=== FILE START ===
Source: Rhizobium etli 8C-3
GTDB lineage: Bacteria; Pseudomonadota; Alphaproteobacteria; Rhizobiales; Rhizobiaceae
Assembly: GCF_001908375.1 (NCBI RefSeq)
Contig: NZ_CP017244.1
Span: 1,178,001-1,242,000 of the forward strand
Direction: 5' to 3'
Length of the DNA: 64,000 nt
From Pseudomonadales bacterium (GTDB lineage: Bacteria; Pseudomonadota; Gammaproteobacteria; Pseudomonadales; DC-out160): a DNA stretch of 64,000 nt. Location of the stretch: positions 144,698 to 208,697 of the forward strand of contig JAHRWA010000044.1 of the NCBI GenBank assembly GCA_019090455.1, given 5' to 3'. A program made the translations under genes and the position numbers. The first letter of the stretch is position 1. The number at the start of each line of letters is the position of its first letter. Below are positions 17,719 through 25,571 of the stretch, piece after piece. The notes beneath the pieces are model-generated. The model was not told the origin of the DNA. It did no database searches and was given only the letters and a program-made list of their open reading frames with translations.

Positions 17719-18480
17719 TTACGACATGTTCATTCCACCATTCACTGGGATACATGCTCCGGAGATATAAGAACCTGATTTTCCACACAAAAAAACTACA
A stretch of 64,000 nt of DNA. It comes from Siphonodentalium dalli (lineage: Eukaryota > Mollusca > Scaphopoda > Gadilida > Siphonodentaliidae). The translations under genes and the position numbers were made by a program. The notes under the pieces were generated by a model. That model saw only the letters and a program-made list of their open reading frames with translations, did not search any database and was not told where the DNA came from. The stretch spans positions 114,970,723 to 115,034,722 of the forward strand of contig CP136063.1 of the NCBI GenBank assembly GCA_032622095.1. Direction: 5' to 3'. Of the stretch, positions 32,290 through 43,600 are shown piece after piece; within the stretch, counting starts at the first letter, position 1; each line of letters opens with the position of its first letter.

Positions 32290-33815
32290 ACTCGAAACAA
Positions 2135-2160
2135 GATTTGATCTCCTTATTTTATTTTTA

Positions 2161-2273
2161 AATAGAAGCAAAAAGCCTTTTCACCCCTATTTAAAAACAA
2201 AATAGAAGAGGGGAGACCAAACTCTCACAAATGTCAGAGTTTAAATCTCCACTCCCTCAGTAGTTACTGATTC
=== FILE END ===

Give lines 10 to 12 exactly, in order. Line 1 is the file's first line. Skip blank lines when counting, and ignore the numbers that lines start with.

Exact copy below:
17719 TTACGACATGTTCATTCCACCATTCACTGGGATACATGCTCCGGAGATATAAGAACCTGATTTTCCACACAAAAAAACTACA
A stretch of 64,000 nt of DNA. It comes from Siphonodentalium dalli (lineage: Eukaryota > Mollusca > Scaphopoda > Gadilida > Siphonodentaliidae). The translations under genes and the position numbers were made by a program. The notes under the pieces were generated by a model. That model saw only the letters and a program-made list of their open reading frames with translations, did not search any database and was not told where the DNA came from. The stretch spans positions 114,970,723 to 115,034,722 of the forward strand of contig CP136063.1 of the NCBI GenBank assembly GCA_032622095.1. Direction: 5' to 3'. Of the stretch, positions 32,290 through 43,600 are shown piece after piece; within the stretch, counting starts at the first letter, position 1; each line of letters opens with the position of its first letter.

Positions 32290-33815